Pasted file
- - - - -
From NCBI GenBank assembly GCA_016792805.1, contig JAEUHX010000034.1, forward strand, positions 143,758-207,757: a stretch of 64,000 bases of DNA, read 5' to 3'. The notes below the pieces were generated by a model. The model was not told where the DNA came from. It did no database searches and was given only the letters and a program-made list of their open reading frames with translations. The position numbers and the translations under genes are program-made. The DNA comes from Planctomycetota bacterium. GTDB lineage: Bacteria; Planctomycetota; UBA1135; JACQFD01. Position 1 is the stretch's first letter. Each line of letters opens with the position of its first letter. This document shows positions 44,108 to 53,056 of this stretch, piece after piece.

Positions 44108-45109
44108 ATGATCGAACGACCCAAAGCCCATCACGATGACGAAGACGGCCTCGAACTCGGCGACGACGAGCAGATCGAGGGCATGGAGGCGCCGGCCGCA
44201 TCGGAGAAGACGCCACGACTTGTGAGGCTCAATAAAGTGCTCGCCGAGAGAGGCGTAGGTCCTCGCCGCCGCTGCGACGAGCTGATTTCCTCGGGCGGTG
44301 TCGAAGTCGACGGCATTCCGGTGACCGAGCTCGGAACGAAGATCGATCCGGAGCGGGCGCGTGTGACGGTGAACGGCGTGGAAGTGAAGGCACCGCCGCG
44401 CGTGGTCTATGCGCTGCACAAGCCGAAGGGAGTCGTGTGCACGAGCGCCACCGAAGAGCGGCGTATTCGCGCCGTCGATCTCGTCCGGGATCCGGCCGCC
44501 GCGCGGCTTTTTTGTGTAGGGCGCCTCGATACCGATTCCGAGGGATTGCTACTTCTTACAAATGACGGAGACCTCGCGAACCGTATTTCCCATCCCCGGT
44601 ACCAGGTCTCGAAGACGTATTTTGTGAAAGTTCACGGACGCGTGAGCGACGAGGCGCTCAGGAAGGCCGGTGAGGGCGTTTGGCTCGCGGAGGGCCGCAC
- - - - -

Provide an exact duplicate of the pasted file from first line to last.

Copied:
From NCBI GenBank assembly GCA_016792805.1, contig JAEUHX010000034.1, forward strand, positions 143,758-207,757: a stretch of 64,000 bases of DNA, read 5' to 3'. The notes below the pieces were generated by a model. The model was not told where the DNA came from. It did no database searches and was given only the letters and a program-made list of their open reading frames with translations. The position numbers and the translations under genes are program-made. The DNA comes from Planctomycetota bacterium. GTDB lineage: Bacteria; Planctomycetota; UBA1135; JACQFD01. Position 1 is the stretch's first letter. Each line of letters opens with the position of its first letter. This document shows positions 44,108 to 53,056 of this stretch, piece after piece.

Positions 44108-45109
44108 ATGATCGAACGACCCAAAGCCCATCACGATGACGAAGACGGCCTCGAACTCGGCGACGACGAGCAGATCGAGGGCATGGAGGCGCCGGCCGCA
44201 TCGGAGAAGACGCCACGACTTGTGAGGCTCAATAAAGTGCTCGCCGAGAGAGGCGTAGGTCCTCGCCGCCGCTGCGACGAGCTGATTTCCTCGGGCGGTG
44301 TCGAAGTCGACGGCATTCCGGTGACCGAGCTCGGAACGAAGATCGATCCGGAGCGGGCGCGTGTGACGGTGAACGGCGTGGAAGTGAAGGCACCGCCGCG
44401 CGTGGTCTATGCGCTGCACAAGCCGAAGGGAGTCGTGTGCACGAGCGCCACCGAAGAGCGGCGTATTCGCGCCGTCGATCTCGTCCGGGATCCGGCCGCC
44501 GCGCGGCTTTTTTGTGTAGGGCGCCTCGATACCGATTCCGAGGGATTGCTACTTCTTACAAATGACGGAGACCTCGCGAACCGTATTTCCCATCCCCGGT
44601 ACCAGGTCTCGAAGACGTATTTTGTGAAAGTTCACGGACGCGTGAGCGACGAGGCGCTCAGGAAGGCCGGTGAGGGCGTTTGGCTCGCGGAGGGCCGCAC